By Oseloka H. Obaze
Well before the 25 February date arrived, it was predicted that the 2023 general elections will be another milestone in Nigeria’s political journey: if effected with transparency and fairness, it will launch Nigeria on the path of democratic consolidation, and if poorly managed; degrade the democratic process further.
Beyond imponderables, the fervour with which the 2023 campaigns were conducted had never been experienced in Nigeria. The emergence of a credible third party, the Labour Party (LP) which was implicitly a Movement was least expected. LP was a revolutionary outlier; anti-norm and anti-old order. Its impetus derived from the authentic national desire for change anchored by the Obidient Movement bulwark.
As legendary Chinua Achebe once remarked, “Nigeria is what it is because its leaders are not what they should be.” Despite her leaders, as Nigerians demanded leadership change –they coveted something markedly different from the erstwhile order. They set out to orchestrate that change by registering massively to vote. They understood fully that there would be consequences if Nigeria failed to get it right in 2023. They also understood that discontented circumstances required resilience.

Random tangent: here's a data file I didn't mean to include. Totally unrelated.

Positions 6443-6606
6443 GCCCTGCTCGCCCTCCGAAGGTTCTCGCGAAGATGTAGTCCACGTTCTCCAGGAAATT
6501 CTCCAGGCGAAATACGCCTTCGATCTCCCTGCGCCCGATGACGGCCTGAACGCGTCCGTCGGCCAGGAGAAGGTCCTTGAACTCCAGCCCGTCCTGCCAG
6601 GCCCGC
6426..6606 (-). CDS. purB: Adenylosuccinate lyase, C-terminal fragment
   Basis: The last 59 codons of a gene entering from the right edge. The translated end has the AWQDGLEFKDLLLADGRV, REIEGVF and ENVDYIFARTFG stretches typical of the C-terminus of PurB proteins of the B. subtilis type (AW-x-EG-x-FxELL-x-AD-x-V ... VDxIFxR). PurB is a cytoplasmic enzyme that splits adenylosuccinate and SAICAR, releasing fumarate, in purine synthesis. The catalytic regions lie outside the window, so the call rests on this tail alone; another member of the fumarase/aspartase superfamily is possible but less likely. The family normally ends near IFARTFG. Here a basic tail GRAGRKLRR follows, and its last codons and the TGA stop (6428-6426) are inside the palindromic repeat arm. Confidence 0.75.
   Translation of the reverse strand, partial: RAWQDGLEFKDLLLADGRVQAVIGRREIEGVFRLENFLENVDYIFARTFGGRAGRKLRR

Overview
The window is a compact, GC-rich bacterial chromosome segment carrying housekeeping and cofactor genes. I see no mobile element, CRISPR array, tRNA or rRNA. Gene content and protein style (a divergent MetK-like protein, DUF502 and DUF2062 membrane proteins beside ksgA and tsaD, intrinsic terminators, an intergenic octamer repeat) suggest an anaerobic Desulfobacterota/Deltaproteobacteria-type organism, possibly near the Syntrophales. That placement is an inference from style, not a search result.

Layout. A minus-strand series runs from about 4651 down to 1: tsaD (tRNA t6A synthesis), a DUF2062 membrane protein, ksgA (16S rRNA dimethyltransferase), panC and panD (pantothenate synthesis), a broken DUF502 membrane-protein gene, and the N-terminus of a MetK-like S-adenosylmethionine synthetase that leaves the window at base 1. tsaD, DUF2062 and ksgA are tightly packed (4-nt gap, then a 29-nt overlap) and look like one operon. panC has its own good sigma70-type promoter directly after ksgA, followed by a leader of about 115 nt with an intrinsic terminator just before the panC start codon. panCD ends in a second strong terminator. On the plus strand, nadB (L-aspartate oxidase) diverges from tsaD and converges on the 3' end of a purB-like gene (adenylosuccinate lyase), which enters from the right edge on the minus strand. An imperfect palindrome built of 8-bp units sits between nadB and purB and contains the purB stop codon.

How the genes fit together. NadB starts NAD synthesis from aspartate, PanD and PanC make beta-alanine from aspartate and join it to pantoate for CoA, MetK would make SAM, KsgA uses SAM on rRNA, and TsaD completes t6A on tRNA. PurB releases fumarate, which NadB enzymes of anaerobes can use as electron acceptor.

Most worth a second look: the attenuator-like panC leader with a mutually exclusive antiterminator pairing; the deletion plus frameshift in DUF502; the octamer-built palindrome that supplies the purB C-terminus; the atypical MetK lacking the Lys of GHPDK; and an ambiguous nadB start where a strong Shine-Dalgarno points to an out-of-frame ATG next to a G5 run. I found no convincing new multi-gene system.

As if presciently aware of its Judastic role, INEC and its leaders made concerted and unsolicited promises as to their Bona Fides and diligence. They swore commitment to credible, transparent, and genuine elections underpinned by irreproachable technology. Nigerians believed. It was to be a vainglorious affair bereft of integrity, heft, and muster.
Beyond the search for a new genre of leadership, what Nigeria needed most was to embark on true nation-building devoid of past excuses and recriminations. Germane to such desire was how best to orchestrate the long-missing core values and elements of nation-building; namely, genuine self-rule; creating effective and strong governing institutions; cultural match and legitimization of her diversity; and orchestrating equitable and sustainable strategic development via long-term planning. The LP mantra of “consumption to production” added a fillip to such desire.